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The Jordan College of Agricultural Sciences and Technology

Students reap awards at research poster contests

Faculty Dr. Anil Shrestha attends state weed science contest with student researchers Rober Willmott, Kelsey Galvan, Kiera Searcy and Margaret Fernando.

Three plant science students received impressive research presentation awards at the California Weed Science Society annual convention that welcomed academic and industry members to Monterey earlier this winter.

Robert Willmott received first place in the graduate student poster division for his project on cover crops used in conjunction with strip tilling on silage corn. As a campus field crop manager, Willmott was able to test the effectiveness of a roller-crimper to knock down cover crops so it could decompose into the soil and extra nutrients to the soil. The method also used a narrow planting channel so soil tillage was minimal to better encourage the preservation of underground soil nutrients. The flattened cover crops also impeded natural weed germination and initial growth and reduced the need for pre-emergence and a first, post-emergence weed herbicides. 

Recent graduate Kiera Searcy won top honors in the undergraduate poster division for her project focused on weed control in lavender plots in nurseries and lathe houses. She compared the effectiveness of common herbicides and plant-based mulch treatments, since hand weeding and flaming treatments can be expensive and cumbersome often because of available labor resources. The practices can also benefit the farmer through reduced labor and purchase costs for chemicals and applications. 

Graduate student Kelsey Galvan added third place in the oral presentation division for her study of common waterhemp. She tested the influence of soil environmental factors on germination potential, as well as the tolerance of seedlings to common herbicides and soil salinity. The weed has become widespread in the Midwest and has become herbicide resistant, so the study was important to determine local resistance. 

The students conducted their research under the guidance of plant science faculty Dr. Anil Shrestha and used campus farm and horticulture nursery locations to help address these key topics related to the California ag industry.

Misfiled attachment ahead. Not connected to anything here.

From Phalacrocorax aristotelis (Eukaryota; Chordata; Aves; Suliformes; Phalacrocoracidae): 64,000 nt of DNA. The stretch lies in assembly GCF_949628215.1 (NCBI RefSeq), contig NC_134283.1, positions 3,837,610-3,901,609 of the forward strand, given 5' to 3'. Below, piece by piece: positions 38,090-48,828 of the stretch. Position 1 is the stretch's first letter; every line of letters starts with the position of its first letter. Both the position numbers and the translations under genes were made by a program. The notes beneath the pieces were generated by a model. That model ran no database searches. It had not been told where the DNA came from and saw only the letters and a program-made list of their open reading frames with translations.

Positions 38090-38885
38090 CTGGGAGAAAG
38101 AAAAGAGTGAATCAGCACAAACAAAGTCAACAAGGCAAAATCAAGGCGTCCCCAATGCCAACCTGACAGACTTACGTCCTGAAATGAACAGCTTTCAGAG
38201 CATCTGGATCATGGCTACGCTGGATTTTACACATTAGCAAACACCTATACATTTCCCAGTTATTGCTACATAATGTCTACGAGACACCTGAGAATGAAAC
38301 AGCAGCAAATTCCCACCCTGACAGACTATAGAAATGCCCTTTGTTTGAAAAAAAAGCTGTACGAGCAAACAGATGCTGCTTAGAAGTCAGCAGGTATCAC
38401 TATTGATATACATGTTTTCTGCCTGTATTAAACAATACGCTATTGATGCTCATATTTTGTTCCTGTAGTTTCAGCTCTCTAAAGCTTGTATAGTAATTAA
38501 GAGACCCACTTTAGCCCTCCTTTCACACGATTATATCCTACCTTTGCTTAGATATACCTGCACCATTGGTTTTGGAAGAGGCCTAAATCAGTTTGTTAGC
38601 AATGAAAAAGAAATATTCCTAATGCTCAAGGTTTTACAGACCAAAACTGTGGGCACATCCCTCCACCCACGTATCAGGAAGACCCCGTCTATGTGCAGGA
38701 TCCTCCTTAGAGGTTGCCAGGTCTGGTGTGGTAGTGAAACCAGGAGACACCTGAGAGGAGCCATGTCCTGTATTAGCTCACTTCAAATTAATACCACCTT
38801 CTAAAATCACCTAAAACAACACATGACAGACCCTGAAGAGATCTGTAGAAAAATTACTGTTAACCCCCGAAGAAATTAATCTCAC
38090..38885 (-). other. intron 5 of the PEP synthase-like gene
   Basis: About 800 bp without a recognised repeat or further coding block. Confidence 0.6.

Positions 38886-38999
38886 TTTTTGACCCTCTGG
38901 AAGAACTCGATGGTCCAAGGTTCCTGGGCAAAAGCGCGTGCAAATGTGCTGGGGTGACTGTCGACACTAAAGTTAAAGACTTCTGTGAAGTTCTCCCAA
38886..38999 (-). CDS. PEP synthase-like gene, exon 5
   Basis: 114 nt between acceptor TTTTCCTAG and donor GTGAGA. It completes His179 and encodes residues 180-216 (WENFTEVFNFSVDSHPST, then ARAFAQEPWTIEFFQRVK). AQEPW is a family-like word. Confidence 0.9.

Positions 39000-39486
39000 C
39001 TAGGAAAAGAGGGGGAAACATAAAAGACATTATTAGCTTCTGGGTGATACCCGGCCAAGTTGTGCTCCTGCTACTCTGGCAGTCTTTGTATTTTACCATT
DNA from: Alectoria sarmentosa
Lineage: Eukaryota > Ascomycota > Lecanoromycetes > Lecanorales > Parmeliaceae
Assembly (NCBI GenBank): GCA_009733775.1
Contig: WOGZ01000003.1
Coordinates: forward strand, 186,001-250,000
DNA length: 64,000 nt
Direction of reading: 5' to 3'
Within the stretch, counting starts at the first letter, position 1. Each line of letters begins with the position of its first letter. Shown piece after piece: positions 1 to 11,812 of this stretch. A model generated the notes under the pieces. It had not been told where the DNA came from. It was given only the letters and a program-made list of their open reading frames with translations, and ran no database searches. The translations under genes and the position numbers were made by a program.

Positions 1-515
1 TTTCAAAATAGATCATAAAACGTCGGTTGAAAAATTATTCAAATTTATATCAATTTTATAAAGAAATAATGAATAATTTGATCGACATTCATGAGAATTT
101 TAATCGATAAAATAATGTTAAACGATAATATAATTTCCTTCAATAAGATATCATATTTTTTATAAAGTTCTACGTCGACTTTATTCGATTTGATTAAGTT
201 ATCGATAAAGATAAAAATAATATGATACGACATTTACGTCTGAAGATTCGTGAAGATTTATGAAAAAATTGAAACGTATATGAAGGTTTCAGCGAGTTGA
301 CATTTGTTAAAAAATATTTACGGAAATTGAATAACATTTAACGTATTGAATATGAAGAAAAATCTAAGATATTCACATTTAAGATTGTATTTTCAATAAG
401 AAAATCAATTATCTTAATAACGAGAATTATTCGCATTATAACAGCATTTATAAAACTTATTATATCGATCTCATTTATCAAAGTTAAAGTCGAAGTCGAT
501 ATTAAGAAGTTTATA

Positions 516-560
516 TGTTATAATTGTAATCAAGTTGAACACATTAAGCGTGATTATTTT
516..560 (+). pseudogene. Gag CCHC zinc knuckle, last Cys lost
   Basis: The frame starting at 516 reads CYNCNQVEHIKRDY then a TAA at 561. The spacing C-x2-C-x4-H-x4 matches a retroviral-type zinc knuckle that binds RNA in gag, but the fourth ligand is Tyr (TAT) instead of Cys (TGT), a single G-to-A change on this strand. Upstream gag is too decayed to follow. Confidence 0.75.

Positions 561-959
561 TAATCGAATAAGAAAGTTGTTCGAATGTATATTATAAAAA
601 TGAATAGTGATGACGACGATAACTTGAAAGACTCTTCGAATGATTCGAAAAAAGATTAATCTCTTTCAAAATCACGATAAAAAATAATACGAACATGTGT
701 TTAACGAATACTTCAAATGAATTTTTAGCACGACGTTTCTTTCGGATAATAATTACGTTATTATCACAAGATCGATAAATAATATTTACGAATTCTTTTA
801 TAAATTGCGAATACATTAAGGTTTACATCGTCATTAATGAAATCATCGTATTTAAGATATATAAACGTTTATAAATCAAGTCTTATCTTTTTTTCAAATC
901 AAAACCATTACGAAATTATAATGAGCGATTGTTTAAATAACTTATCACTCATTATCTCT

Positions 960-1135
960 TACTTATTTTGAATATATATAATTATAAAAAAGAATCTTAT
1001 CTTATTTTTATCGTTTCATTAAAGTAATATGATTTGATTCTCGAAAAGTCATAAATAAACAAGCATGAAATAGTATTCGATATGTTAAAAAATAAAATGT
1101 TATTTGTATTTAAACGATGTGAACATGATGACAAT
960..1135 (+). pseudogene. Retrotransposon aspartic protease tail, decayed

In February, students added three of the six master's student research poster honors at the California Plant and Soil Conference in Fresno, which was coordinated by the American Society of Agronomy California Chapter and UC Cooperative Extension.

Graduate student Michael Urner won first place in the soil section for studying a new quantitative PCR assay test. The method hopes to be a more efficient and accurate way for growers to detect pathogenic soil borne fungus (Fusarium oxysporum f. sp. vasinfectum, FOV), which is responsible for Fusarium wilt in commercial cotton fields in California. More info on this research with faculty Dr. Margaret Ellis and others is at:

Graduate student Gabrielle Celaya-Finke placed second in the plant section for her research with faculty Dr. Gurreet Brar and others to study how high efficiency and low heat LED lights could help citrus trees grow faster in nurseries. They used different light treatments with young Clementine mandarin and Meyers lemon trees to measure potential increases in root volume and bio mass. This method could help California greenhouses better manage the high volume of trees raised in insect exclusion facilities due to the increase in Asian Citrus Psyllid and greening disease. Read more on this project at:

Graduate student Mauricio Soriano claimed second place in the soil section for his work with faculty Dr. Sharon Benes and others to investigate whether satellite imagery could be used as a management tool to assess the effectiveness of saline water irrigation of 'Jose' tall wheatgrass. A time-series model that mapped the vegetation index and its dry matter yield measured crop production and how it can potentially withstand higher accumulations of salt in the rootzone (with water from the San Joaquin River Improvement Project). More on this project is at:

To see research abstracts from the other eight plant science students who competed in the graduate and undergraduate competitions at the latter conference (and included Eric Antrim, Diego Arriago, Victoria De Leon, Jacob Hampton, Rito Medina, Jesus Mireles, Harmanpreet Sharma and Robert Willmott), visit:

Special thanks also goes to Fresno State plant science faculty Dr. Ranjit Riar for his work helping coordinate the poster event that also students from other Cal State and UC institutions (and several industry professionals as well).